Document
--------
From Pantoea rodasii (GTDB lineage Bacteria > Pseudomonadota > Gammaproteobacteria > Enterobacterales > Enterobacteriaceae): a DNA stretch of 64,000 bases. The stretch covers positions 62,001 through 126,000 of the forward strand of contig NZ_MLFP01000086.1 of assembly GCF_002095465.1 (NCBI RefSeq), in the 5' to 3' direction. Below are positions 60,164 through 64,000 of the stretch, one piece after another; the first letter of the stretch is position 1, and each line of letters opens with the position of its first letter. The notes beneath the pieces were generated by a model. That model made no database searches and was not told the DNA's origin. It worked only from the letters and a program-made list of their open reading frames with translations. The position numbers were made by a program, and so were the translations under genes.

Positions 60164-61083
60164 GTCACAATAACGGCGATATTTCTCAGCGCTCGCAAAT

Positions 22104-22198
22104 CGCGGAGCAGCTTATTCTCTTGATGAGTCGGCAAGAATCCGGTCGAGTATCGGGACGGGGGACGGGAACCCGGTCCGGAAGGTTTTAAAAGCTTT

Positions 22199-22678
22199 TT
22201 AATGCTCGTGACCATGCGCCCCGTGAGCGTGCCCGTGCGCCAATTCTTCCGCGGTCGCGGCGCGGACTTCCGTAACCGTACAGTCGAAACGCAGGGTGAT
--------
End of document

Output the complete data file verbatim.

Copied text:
From Pantoea rodasii (GTDB lineage Bacteria > Pseudomonadota > Gammaproteobacteria > Enterobacterales > Enterobacteriaceae): a DNA stretch of 64,000 bases. The stretch covers positions 62,001 through 126,000 of the forward strand of contig NZ_MLFP01000086.1 of assembly GCF_002095465.1 (NCBI RefSeq), in the 5' to 3' direction. Below are positions 60,164 through 64,000 of the stretch, one piece after another; the first letter of the stretch is position 1, and each line of letters opens with the position of its first letter. The notes beneath the pieces were generated by a model. That model made no database searches and was not told the DNA's origin. It worked only from the letters and a program-made list of their open reading frames with translations. The position numbers were made by a program, and so were the translations under genes.

Positions 60164-61083
60164 GTCACAATAACGGCGATATTTCTCAGCGCTCGCAAAT

Positions 22104-22198
22104 CGCGGAGCAGCTTATTCTCTTGATGAGTCGGCAAGAATCCGGTCGAGTATCGGGACGGGGGACGGGAACCCGGTCCGGAAGGTTTTAAAAGCTTT

Positions 22199-22678
22199 TT
22201 AATGCTCGTGACCATGCGCCCCGTGAGCGTGCCCGTGCGCCAATTCTTCCGCGGTCGCGGCGCGGACTTCCGTAACCGTACAGTCGAAACGCAGGGTGAT